Vol. 19 • No. 98
Partly sunny Calm, cold High 14°
Mostly cloudy Steady temps
Partly sunny Windy, cold Falling temps
Warriors beat Pats in exciting double-overtime win at WHS Boys secure good position in District 2 with victory
By Taylor Kevan, Nate Weberg and Hannah Nieman arrior varsity boys basketball team members kept up the Warrior name last night as they played down to the wire, defeating the Lincoln Patriots in double overtime 64-62. Senior Brett Stanley continued his hot streak, putting up a game-high 34 points, including a game winning lay-up in the second OT. Junior Cole Benson contributed eight points and senior Austin Heins added seven, along with 15 rebounds. Sophomore Matt Farniok said he was proud.
“It was a tough game, but we really pulled together and left it all out there,” Farniok said. “I feel like we can use this as momentum to continue the winning streak.” The JV dominated Lincoln 73-57. The freshmen A Team won 69-60, and the B Team won 56-49. The sophomores fell 72-48. The 8-5 Warrior varsity will next take on Sioux Valley at 3 p.m. Saturday at the Sanford Pentagon in the Dakota Schoolers Classic. “We need to finish out the week hard,” senior Austin Heins said. “We’ll have to play tough in order to beat Sioux Valley.” All-day admission is $10 for adults and $5 for students.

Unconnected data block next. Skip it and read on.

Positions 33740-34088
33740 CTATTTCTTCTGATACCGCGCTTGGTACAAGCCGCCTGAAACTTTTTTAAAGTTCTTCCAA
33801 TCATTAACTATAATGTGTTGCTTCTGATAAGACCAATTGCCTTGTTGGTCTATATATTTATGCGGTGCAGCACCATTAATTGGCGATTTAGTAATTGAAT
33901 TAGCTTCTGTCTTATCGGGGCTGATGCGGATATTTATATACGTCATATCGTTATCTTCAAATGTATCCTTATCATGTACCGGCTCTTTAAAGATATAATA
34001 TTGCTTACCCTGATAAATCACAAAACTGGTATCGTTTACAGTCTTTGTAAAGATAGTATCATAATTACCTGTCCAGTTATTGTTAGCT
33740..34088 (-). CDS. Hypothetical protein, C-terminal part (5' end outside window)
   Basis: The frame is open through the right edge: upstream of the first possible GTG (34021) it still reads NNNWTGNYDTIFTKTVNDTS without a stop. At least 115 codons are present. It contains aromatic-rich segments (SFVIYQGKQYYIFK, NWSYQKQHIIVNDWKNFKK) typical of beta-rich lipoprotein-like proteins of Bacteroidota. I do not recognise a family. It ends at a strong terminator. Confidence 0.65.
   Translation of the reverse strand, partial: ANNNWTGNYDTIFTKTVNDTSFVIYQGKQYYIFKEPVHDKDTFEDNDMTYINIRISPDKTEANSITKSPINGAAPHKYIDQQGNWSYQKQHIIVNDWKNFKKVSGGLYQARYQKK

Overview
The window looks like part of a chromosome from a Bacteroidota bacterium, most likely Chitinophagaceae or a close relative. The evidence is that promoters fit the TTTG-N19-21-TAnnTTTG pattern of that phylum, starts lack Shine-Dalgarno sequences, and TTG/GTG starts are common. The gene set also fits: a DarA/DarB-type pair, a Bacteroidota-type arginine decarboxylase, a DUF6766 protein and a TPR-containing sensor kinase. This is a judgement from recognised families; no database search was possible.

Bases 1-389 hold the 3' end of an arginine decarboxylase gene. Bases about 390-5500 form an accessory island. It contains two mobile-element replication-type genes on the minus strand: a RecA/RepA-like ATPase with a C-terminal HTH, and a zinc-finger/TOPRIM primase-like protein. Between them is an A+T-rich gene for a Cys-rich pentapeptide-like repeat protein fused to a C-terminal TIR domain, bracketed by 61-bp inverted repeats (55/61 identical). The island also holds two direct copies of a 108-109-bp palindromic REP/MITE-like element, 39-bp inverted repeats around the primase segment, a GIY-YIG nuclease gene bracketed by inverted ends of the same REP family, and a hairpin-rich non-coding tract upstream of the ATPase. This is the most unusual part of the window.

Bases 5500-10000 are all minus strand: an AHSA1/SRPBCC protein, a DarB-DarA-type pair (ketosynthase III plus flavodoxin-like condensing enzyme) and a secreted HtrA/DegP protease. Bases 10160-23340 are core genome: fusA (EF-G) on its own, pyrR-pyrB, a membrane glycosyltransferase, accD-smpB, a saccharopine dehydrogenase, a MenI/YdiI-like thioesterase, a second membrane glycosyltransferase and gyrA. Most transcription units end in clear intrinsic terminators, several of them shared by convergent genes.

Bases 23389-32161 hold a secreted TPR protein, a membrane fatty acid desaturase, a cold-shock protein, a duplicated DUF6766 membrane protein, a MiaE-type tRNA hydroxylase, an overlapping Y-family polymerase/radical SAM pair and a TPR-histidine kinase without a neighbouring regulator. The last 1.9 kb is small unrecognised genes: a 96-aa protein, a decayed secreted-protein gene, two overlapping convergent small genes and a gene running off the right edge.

Photo by Josh Jurgens FINGER ROLL—Senior Brett Stanley puts up a shot Thursday. Stanley had 34 points.
Winter weekend full of activities Girls Basketball
After a heartbreaking loss to Lincoln Tuesday, the top ranked varsity girls will look to get back on track tonight as they face city rival Roosevelt in the Rough Rider gym. Senior Lauren Farritor said the team is ready. “We have worked very hard in practice to improve the things we didn’t do well in the game Tuesday,” Farritor said. Action begins with the freshman and JV at 4 p.m. today at Roosevelt and continues with the sophomores at 5:30 p.m. and varsity at 7 p.m.